CONTINUED FRACTIONS AND FACTORING Niels Lauritzen ii NIELS LAURITZEN DEPARTMENT OF MATHEMATICAL SCIENCES UNIVERSITY OF AARHUS, DENMARK EMAIL: niels@imf.au.dk URL: http://home.imf.au.dk/niels/ Contents
More informationThis chapter is all about cardinality of sets. At first this looks like a
CHAPTER Cardinality of Sets This chapter is all about cardinality of sets At first this looks like a very simple concept To find the cardinality of a set, just count its elements If A = { a, b, c, d },
More information1 Symmetries of regular polyhedra
1230, notes 5 1 Symmetries of regular polyhedra Symmetry groups Recall: Group axioms: Suppose that (G, ) is a group and a, b, c are elements of G. Then (i) a b G (ii) (a b) c = a (b c) (iii) There is an
More information2. THE xy PLANE 7 C7
2. THE xy PLANE 2.1. The Real Line When we plot quantities on a graph we can plot not only integer values like 1, 2 and 3 but also fractions, like 3½ or 4¾. In fact we can, in principle, plot any real
More informationx if x 0, x if x < 0.
Chapter 3 Sequences In this chapter, we discuss sequences. We say what it means for a sequence to converge, and define the limit of a convergent sequence. We begin with some preliminary results about the
More informationBig Ideas in Mathematics
Big Ideas in Mathematics which are important to all mathematics learning. (Adapted from the NCTM Curriculum Focal Points, 2006) The Mathematics Big Ideas are organized using the PA Mathematics Standards
More informationINDISTINGUISHABILITY OF ABSOLUTELY CONTINUOUS AND SINGULAR DISTRIBUTIONS
INDISTINGUISHABILITY OF ABSOLUTELY CONTINUOUS AND SINGULAR DISTRIBUTIONS STEVEN P. LALLEY AND ANDREW NOBEL Abstract. It is shown that there are no consistent decision rules for the hypothesis testing problem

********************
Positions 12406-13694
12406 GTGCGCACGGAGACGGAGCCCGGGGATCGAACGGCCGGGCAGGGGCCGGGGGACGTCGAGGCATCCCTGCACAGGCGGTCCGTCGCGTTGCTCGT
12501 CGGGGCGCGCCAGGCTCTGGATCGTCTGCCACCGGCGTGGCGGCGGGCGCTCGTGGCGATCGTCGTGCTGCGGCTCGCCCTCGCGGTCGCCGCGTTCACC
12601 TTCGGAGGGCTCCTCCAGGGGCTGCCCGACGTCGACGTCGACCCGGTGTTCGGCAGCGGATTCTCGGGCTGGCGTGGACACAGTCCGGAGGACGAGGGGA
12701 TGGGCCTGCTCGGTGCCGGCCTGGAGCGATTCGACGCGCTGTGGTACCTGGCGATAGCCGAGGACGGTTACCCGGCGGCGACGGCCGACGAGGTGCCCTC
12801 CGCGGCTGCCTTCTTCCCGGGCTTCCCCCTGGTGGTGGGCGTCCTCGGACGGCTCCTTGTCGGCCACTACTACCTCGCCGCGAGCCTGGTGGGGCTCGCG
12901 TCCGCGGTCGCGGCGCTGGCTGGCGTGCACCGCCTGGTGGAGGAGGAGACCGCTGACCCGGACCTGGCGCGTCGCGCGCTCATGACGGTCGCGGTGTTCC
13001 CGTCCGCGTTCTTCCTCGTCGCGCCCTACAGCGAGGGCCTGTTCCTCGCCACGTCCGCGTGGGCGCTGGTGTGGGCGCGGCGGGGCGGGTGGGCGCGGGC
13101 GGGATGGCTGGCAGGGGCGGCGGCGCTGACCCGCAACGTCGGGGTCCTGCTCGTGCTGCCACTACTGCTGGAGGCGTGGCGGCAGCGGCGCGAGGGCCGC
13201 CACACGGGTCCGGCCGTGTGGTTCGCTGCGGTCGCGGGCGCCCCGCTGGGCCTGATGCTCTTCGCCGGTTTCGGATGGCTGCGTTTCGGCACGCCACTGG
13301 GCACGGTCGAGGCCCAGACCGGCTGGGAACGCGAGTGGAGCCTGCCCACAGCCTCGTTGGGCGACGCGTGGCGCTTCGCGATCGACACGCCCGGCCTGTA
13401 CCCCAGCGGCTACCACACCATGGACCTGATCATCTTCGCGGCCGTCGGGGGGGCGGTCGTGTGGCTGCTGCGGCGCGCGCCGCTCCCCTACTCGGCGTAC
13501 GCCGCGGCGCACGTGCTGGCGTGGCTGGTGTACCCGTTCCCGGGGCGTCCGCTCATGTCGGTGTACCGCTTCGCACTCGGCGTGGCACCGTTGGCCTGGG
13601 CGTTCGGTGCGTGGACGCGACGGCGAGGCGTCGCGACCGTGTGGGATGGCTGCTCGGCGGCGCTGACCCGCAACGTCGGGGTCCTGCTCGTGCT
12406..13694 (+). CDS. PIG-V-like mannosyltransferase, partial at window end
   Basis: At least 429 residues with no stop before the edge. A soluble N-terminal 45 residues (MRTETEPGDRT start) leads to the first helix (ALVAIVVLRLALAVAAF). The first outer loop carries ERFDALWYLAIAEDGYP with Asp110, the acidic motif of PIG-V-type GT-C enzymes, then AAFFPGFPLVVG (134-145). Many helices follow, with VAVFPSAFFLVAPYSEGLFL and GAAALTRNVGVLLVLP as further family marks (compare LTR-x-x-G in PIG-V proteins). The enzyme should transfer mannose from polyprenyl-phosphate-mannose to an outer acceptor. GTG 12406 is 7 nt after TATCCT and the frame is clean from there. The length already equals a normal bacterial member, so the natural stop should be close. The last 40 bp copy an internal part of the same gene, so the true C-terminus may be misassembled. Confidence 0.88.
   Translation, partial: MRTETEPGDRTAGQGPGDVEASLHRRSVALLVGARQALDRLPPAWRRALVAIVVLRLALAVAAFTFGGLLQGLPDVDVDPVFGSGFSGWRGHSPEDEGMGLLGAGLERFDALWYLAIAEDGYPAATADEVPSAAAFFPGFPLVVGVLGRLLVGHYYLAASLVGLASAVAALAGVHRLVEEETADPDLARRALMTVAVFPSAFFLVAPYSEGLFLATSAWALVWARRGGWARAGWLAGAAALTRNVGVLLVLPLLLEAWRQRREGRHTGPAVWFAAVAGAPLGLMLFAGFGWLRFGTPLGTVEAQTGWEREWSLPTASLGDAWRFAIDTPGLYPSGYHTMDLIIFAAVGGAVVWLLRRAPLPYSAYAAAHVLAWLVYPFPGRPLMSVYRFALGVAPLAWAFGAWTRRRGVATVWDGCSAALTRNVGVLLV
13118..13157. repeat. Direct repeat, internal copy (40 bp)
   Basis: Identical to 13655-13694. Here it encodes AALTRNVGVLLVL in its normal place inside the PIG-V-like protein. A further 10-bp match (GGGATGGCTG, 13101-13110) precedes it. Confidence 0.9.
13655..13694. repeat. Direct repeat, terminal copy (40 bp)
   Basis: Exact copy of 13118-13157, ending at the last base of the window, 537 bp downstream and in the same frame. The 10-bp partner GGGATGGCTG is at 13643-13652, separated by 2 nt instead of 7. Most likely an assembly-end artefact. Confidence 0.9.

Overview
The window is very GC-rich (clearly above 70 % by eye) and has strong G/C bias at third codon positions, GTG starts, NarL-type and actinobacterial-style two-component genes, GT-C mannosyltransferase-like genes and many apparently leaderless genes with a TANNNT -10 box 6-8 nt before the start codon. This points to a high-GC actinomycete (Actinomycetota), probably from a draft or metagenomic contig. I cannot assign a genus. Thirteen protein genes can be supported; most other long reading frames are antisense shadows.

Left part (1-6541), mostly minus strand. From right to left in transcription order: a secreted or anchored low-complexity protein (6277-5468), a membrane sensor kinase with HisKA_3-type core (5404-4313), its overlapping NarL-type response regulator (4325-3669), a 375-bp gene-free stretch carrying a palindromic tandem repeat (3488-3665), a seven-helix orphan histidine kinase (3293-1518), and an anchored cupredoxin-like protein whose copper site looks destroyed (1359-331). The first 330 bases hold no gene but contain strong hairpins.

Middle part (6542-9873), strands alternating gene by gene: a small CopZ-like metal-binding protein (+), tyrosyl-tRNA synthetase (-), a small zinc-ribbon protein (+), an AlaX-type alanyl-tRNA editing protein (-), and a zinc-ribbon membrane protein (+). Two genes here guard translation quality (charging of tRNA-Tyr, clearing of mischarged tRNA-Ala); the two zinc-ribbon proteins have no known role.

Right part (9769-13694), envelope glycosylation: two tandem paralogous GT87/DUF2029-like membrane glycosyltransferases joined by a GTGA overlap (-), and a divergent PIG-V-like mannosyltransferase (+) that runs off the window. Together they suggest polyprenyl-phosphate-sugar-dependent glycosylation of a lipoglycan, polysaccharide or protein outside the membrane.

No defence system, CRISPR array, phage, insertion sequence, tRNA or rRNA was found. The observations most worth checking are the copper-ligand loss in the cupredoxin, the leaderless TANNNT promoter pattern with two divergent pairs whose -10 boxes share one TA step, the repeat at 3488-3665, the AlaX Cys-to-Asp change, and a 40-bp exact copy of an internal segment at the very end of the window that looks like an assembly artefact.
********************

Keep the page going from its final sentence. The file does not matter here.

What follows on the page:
More informationSECTION 2.5: FINDING ZEROS OF POLYNOMIAL FUNCTIONS
SECTION 2.5: FINDING ZEROS OF POLYNOMIAL FUNCTIONS Assume f ( x) is a nonconstant polynomial with real coefficients written in standard form. PART A: TECHNIQUES WE HAVE ALREADY SEEN Refer to: Notes 1.31
More information26. Determinants I. 1. Prehistory
26. Determinants I 26.1 Prehistory 26.2 Definitions 26.3 Uniqueness and other properties 26.4 Existence Both as a careful review of a more pedestrian viewpoint, and as a transition to a coordinateindependent
More informationDRAFT. Algebra 1 EOC Item Specifications
DRAFT Algebra 1 EOC Item Specifications The draft Florida Standards Assessment (FSA) Test Item Specifications (Specifications) are based upon the Florida Standards and the Florida Course Descriptions as
More informationSome Notes on Taylor Polynomials and Taylor Series
Some Notes on Taylor Polynomials and Taylor Series Mark MacLean October 3, 27 UBC s courses MATH /8 and MATH introduce students to the ideas of Taylor polynomials and Taylor series in a fairly limited
More informationAppendix A. Appendix. A.1 Algebra. Fields and Rings